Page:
And didn’t Jude, the brother of James, write, “These are grumblers, malcontents, following their own sinful desires; they are loud-mouthed boasters, showing favoritism to gain advantage…It is these who cause divisions, worldly people, devoid of the Spirit. But you, beloved, building yourselves up in your most holy faith and praying in the Holy Spirit, keep yourselves in the love of God, waiting for the mercy of our Lord Jesus Christ that leads to eternal life. And have mercy on those who doubt; save others by snatching them out of the fire; to others show mercy with fear…” (Jude 1:16, 19-23, emphasis mine)

None of these were written against the world, but against those within the church itself; as Jude puts it, those “certain people (who) have crept in (among the faithful)”

With rare exception, retail stores like Starbucks, Target, and any other who chooses to put up neutral displays, or says it’s employees are to greet customers with a hearty “Happy Holidays”, are not Christian companies. That’s not a slam, that’s a simple fact. Why in the world are we getting offended when they fail to uphold our misguided expectation of adherence to Christian beliefs, or to express Christian language? They’re secular organizations trying to appeal to the widest swath of customers possible in pursuit of market share and profit. You know, the ‘Murican way!

If anything, they are a prime example of who we should be “the light of the world” for.

Light doesn’t produce offense. Light illuminates. Light guides. Light holds back the darkness and, as such, should be a relief and comfort to those caught up and blinded by the darkness.

Yes, Jesus is the “reason for the season”. But that sentiment needs to be spoken in gladness with family around the dinner table, talked of in grace with friends over a cup of coffee or pint of beer, preached as “good news” from the pulpit in the weeks leading up to the day. NOT ranted into an I-phone with venom and arrogance and posted on social media.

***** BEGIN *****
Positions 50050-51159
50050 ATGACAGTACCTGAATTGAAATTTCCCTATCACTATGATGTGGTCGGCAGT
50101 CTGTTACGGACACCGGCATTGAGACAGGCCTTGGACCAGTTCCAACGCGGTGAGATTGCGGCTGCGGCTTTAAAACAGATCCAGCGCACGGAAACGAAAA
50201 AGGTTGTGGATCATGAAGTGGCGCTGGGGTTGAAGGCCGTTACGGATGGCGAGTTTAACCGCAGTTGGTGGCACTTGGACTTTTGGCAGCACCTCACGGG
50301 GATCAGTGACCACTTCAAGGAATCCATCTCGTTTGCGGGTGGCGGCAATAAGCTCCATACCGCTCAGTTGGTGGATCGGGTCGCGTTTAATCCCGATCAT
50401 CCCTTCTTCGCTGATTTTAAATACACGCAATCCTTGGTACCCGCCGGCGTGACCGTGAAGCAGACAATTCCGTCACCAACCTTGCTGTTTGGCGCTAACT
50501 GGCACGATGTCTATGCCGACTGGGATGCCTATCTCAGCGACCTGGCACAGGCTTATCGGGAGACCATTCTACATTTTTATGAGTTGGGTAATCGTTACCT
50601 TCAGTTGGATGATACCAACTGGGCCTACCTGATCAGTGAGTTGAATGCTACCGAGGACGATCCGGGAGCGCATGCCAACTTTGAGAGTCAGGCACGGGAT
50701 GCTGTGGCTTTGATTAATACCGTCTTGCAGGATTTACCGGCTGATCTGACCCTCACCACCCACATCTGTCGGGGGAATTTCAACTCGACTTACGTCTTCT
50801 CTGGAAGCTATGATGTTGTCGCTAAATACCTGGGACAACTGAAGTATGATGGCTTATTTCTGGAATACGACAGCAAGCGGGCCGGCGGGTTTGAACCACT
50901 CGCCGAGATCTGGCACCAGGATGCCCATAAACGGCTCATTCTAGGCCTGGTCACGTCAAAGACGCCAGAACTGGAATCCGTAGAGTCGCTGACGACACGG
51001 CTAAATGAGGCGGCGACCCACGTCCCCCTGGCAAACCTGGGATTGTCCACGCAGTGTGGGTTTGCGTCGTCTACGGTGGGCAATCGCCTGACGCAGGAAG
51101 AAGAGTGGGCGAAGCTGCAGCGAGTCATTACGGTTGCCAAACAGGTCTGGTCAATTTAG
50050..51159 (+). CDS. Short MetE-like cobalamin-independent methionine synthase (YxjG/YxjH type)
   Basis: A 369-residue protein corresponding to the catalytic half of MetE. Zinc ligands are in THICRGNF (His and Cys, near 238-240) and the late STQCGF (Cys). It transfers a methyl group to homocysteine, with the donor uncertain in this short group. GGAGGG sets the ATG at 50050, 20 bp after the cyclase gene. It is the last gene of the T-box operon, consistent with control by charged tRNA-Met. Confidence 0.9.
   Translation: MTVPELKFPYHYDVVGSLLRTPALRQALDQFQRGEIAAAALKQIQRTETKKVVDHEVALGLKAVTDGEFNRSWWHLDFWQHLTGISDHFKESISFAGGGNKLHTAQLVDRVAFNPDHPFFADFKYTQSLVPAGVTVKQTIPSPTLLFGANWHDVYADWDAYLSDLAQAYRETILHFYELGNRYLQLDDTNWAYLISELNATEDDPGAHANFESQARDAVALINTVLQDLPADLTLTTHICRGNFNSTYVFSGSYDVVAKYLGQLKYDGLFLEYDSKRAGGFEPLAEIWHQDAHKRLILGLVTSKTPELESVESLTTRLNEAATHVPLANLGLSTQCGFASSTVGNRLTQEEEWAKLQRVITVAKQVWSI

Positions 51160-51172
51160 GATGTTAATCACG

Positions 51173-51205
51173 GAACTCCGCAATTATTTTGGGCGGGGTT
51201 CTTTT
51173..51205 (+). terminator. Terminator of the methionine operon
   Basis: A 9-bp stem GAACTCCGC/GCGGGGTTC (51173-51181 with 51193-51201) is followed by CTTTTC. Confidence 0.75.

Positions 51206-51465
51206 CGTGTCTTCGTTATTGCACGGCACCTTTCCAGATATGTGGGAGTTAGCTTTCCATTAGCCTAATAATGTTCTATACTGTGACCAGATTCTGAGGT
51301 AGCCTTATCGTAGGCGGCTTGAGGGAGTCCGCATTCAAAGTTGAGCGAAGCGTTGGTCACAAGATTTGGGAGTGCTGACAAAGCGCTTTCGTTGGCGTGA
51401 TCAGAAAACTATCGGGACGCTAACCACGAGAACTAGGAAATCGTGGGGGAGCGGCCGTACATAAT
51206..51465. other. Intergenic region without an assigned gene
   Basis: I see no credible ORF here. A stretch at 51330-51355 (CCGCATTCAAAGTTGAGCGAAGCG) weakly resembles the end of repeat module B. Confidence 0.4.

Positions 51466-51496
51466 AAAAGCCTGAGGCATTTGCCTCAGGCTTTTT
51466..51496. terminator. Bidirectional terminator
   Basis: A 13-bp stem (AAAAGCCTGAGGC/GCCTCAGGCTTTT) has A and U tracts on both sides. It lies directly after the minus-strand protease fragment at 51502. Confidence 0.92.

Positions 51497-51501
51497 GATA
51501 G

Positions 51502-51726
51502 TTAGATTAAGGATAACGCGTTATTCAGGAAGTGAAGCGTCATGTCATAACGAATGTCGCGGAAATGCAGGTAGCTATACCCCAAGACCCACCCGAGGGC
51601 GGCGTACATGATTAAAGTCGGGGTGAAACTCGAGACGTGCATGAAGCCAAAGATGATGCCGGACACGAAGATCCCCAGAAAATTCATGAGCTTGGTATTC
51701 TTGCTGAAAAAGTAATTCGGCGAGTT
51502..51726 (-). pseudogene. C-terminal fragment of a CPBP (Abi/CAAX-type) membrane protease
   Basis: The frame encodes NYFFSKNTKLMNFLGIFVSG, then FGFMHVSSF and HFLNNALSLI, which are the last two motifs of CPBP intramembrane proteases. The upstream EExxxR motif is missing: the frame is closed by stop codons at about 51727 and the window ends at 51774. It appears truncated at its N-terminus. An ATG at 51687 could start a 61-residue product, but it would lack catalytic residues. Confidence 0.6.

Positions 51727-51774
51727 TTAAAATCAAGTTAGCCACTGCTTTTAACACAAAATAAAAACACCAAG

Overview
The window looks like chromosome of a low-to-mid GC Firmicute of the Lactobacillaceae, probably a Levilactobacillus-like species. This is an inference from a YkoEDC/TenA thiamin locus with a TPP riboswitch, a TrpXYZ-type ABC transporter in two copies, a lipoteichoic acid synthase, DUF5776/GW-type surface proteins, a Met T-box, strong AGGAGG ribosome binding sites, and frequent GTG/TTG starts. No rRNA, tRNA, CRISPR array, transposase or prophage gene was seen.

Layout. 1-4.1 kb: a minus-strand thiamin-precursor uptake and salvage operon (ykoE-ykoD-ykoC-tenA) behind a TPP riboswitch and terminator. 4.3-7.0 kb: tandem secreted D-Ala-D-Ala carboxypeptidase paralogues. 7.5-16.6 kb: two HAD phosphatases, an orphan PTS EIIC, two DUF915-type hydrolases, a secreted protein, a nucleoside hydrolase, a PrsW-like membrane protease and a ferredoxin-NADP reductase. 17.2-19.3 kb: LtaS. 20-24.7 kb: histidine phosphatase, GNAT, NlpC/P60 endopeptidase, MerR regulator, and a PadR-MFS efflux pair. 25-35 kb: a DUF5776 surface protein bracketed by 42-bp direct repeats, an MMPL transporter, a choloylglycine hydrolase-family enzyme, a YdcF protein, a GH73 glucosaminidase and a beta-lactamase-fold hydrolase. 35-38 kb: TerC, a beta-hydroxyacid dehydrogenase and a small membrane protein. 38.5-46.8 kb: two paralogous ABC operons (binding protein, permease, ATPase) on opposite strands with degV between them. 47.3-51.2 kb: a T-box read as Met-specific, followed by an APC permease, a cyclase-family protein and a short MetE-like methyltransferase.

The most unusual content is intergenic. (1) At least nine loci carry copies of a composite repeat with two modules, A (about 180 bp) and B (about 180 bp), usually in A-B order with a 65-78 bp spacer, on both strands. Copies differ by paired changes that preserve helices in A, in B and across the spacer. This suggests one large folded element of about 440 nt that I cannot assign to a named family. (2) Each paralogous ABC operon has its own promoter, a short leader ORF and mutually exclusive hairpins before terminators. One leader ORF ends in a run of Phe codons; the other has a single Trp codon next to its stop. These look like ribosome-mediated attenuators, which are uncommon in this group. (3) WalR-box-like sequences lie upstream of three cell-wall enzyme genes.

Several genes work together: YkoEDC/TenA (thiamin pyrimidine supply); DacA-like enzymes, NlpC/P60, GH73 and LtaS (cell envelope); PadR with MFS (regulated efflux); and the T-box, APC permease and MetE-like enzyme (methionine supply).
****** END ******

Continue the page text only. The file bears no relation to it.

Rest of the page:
Josh Feuerstein, and other ‘certain people’ who think that saying your name is “Merry Christmas” so the Starbucks barista has to shout it out when your order’s ready? You’re not helping.

Put on then, as God’s chosen ones, holy and beloved, compassionate hearts, kindness, humility, meekness, and patience, bearing with one another (Starbucks) and, if one has a complaint against another (Starbucks), forgiving each other (Starbucks, and, by all means, buy a cup of coffee for the stranger behind you in line and wish them a “Merry Christmas”)
As the Lord has forgiven you, so you also must forgive.
And above all these put on love, which binds everything together in perfect harmony. And let the peace of Christ rule in your hearts, to which indeed you were called in one body. And be thankful. (Colossians 3:12-15)

Aaaaahhhhh!!!

roller coasterFaith in a Savior can be hard, unpredictable and scary. It’s often out of our control—and meant to be that way. But you know what else is? A roller coaster! And don’t most people get off a roller coaster feeling more jazzed, adrenalized, and energized than when they first got on?

And, isn’t that the point?

Our faith isn’t meant to be safe! We were never meant to be in control! Jesus was, and is, anything but safe and predictable, especially for those who feel comfortable and in control of their religion.